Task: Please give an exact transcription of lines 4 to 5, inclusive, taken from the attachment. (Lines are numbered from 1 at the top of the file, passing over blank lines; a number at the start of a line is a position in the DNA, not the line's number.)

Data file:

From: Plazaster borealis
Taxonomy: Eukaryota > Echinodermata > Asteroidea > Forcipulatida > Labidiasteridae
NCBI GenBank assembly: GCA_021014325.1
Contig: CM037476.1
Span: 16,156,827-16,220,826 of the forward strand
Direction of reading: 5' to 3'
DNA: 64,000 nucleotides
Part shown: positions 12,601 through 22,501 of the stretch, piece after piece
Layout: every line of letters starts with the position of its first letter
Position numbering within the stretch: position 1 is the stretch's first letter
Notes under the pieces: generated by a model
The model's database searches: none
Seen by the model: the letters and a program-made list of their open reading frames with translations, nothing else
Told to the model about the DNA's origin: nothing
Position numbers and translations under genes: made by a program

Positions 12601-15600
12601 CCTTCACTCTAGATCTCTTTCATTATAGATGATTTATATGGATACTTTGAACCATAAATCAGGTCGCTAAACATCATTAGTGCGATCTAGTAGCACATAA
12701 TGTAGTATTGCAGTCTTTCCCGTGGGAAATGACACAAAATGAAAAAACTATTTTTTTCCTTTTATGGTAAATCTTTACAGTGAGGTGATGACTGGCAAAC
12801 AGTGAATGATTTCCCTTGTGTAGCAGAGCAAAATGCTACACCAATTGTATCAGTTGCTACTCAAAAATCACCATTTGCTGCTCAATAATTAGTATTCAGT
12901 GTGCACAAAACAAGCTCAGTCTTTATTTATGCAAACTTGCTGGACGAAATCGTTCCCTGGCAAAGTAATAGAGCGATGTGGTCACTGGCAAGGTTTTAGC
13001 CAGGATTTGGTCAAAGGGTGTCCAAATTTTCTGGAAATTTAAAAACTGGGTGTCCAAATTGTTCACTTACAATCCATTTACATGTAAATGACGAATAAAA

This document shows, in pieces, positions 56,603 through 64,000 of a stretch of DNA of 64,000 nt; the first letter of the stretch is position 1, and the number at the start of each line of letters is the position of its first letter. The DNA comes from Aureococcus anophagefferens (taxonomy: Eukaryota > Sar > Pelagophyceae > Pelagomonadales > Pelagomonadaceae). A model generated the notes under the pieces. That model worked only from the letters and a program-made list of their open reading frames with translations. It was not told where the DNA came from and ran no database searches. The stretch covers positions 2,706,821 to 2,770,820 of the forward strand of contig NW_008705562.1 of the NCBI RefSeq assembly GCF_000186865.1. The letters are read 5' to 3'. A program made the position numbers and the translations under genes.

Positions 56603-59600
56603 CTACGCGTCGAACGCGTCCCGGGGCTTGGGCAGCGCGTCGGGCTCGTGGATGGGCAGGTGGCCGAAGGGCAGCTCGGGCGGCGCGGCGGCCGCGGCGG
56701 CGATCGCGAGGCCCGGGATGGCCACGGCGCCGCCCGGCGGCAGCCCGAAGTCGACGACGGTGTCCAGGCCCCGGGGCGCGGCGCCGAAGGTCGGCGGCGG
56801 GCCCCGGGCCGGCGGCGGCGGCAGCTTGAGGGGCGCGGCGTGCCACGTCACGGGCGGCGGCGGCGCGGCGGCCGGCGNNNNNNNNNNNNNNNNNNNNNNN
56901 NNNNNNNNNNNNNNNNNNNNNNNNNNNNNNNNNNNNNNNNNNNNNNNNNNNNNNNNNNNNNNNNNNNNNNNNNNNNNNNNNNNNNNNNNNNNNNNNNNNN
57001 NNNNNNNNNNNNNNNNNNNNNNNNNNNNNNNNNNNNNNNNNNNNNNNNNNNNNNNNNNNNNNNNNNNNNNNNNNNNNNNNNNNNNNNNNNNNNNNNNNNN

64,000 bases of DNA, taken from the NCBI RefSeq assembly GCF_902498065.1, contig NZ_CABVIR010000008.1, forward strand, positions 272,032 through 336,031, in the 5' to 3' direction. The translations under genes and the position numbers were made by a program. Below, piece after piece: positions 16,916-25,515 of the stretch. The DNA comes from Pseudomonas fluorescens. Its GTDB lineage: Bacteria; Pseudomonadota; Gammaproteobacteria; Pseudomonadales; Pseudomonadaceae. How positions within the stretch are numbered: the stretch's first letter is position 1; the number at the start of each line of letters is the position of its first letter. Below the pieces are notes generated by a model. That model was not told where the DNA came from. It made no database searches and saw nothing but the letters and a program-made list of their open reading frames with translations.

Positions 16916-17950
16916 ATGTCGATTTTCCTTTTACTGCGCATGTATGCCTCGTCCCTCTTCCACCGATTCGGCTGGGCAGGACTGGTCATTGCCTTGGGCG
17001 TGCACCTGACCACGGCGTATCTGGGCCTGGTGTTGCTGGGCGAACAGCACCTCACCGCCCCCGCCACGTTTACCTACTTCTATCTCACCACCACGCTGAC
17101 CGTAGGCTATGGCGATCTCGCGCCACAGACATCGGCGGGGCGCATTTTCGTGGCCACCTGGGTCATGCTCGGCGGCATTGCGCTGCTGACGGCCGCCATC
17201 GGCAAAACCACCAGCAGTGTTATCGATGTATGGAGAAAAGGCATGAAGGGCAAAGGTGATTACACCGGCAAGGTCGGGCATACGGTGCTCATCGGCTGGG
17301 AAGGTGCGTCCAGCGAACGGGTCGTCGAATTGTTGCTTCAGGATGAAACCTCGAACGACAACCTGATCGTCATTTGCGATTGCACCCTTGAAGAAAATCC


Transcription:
Contig: CM037476.1
Span: 16,156,827-16,220,826 of the forward strand